- Consultation is a right for both the ruling and the ruled; and in exercising that right neither has preference, priority, or superiority over the other. In the verse who conduct their affairs by mutual consultation (Shura 42:38), the Qur’an indicates that both sides, the ruling and the ruled, have equal status: as all the work related to the Muslims concerns every individual and the whole community, the rights of the ruler and the ruled are accepted as being equal. However, the right may vary according to time, place, and conditions, and thus the way to conduct consultation may vary.
- As a consequence of the verse, consult them in the affairs (Al ‘Imran 3:159), it is incumbent on the ruler or administrator to bring the matter on which consultation is required to the attention of those of sound judgment, otherwise he will be held responsible. The ruled are responsible for expressing their views when they are asked to. However, if the ruled do not express their views when asked to, then they are equally accountable. In fact, they are considered not to have fulfilled the duty of citizenship if they are not determined to be heard when their views are being taken, and still more if they neglect to voice their views and opinions.
- Performing consultation for the pleasure of God and the benefit of the Muslims, and not allowing the line of thought of the consultative committee to be affected or deflected by bribery, threats, or oppression are essential. God’s Messenger said: “One who is consulted is a man of trust; one who is consulted about a matter must express his view as if he were deciding for himself.”
- There may not be always unanimity (ijma‘) in consultation. However, in a case where there is no general concurrence or consensus of opinion and decision amongst those present, the decision is taken and people act according to the opinion and conviction of the majority. According to God’s Messenger, the majority is considered to represent full agreement:
God’s hand is with the community.
My people do not unite around deviation.
I asked God not to let my people unite on deviation, and He accepted my wish.
In these hadiths, we are reminded that the majority view is as powerful as unanimity and we must apply and abide by the decision of the majority. We can relate many examples of this from the Prophet’s own life, and in short we can say that the consultations at the beginning and the end of the battles of Badr and Uhud were carried out in this way.
- Whether concluded by unanimity or by the majority, as long as consultation is conducted by the rules, in conformity with the principles of consultation, it is then no longer permissible to disagree with or oppose the decisions taken, or to propose alternative ideas. To continue to air views against the decision taken with words such as “[but] I suggested a different and sounder view” or “[but] I already made a remark or comment in opposition” leads only to defeat, and is nothing less than a sin. God’s Messenger went to Uhud in compliance with the view of the majority, though it was against his own judgment (ijtihad); after the battle, he did not say or make any remark concerning the view of the majority, its cause, and the aftermath, even though their view had been erroneous. Moreover, the Qur’an indicated that the zalla (lapse, slip) of the muqarrabin (the close ones) which was committed during the preparation for Uhud could be questioned.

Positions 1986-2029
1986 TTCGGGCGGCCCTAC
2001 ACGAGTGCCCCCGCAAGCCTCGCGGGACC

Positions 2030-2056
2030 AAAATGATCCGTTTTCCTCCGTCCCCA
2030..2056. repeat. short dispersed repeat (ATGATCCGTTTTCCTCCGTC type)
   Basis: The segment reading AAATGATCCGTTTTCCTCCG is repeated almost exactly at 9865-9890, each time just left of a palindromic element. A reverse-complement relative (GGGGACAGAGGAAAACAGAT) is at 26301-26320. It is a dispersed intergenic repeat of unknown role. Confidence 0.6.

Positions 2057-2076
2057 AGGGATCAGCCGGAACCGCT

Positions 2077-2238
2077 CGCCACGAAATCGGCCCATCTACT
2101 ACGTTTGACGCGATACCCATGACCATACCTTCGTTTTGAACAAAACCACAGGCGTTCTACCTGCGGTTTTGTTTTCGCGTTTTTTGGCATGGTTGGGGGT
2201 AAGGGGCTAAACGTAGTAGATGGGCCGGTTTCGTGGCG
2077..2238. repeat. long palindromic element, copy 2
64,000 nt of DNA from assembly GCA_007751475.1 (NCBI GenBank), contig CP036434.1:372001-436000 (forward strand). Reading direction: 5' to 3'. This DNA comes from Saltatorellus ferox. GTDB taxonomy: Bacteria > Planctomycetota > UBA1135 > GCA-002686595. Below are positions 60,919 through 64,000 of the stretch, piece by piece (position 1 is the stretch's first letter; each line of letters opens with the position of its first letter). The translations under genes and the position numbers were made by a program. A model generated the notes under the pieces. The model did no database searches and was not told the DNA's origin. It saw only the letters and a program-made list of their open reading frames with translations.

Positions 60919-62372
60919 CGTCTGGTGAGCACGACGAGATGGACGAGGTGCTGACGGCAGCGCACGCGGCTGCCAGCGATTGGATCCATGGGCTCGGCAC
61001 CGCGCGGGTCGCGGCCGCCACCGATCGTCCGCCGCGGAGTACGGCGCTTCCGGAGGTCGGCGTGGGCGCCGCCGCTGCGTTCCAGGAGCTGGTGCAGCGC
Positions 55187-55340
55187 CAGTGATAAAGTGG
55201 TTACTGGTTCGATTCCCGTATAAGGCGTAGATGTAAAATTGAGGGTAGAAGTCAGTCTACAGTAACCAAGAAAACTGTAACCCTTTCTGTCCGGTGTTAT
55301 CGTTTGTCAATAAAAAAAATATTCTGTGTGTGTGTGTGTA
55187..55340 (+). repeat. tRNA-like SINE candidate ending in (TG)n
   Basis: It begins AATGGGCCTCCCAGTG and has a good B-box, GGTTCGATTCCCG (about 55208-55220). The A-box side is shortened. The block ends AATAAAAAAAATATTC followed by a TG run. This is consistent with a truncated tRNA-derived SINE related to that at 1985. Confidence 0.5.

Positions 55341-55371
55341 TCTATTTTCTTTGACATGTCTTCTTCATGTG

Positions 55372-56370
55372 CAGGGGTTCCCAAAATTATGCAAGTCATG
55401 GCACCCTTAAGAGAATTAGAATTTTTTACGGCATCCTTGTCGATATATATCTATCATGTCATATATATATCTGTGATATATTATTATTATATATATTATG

- Consultation is concerned with resolving existing problems. It does not call for conjectural decisions related to hypothetical events. In any case, Islamic life is already continuing in the light of divine decrees. As to the events which occur outside that frame or as to other plans and projects that must be fully realized, each and every plan or event, by taking its particularity into full account should be resolved by itself, within itself, and according to its own manner of taking place.
- The consultative committee convenes when the need arises and continues to work until the problems have been resolved, and the plans and projects finalized. As there is no divine decree that it should convene at regular intervals, so is there no indication that it should be composed of salaried or paid individuals; the practice of the Prophet and the first four Caliphs constitute the parameters in this respect, we are not concerned with the practices of the following periods. As a matter of fact, the execution of consultation by salaried people or officials causes many problems and complications along with it.
We have to touch on the question of the people with whom we can consult. As it is impossible to bring all the people of a country together and to conduct a consultation in this way, then it must be done with a cadre of a limited number of people. Moreover, since the matters presented for deliberation require a great degree of knowledge, experience, and expertise, a consultation committee must comprise people who are distinguished for such qualities. This can only be a committee of people of high caliber, who are able to resolve many matters.16 Especially today, as life has become more intricate and complicated, as the world has globalized, and every problem has become an all-encompassing, planetary problem, it is vital that those competent in natural sciences, engineering, and technology, which are most of the time considered to be good and proper by Muslims, should participate alongside those men of high caliber who know Islamic essence, reality, spirit, and sciences. Consultation can be carried out with qualified people from the different worldly sciences, knowledge, and other required fields, insofar as decisions taken are supervised by the religious authorities for the compatibility or accord of what they suggest with Islam. As consultation is in itself left to this committee, the prescription of the way of performing it in accordance with different times, circumstances, and states of affairs also falls within their scope. Throughout history, it is possible to see differences in the performance and application of consultation corresponding to the different eras and particular circumstances. Sometimes in small circles or among small groups, and sometimes in wide circles or among larger groups, sometimes among civilians, and sometimes by opening its gates to the sciences and the military, the understanding of consultation itself has exhibited quite considerable change and differences. However, this is not because it is a rule subject to being changed, but because of its flexibility and the universality of its practicability in every age and era.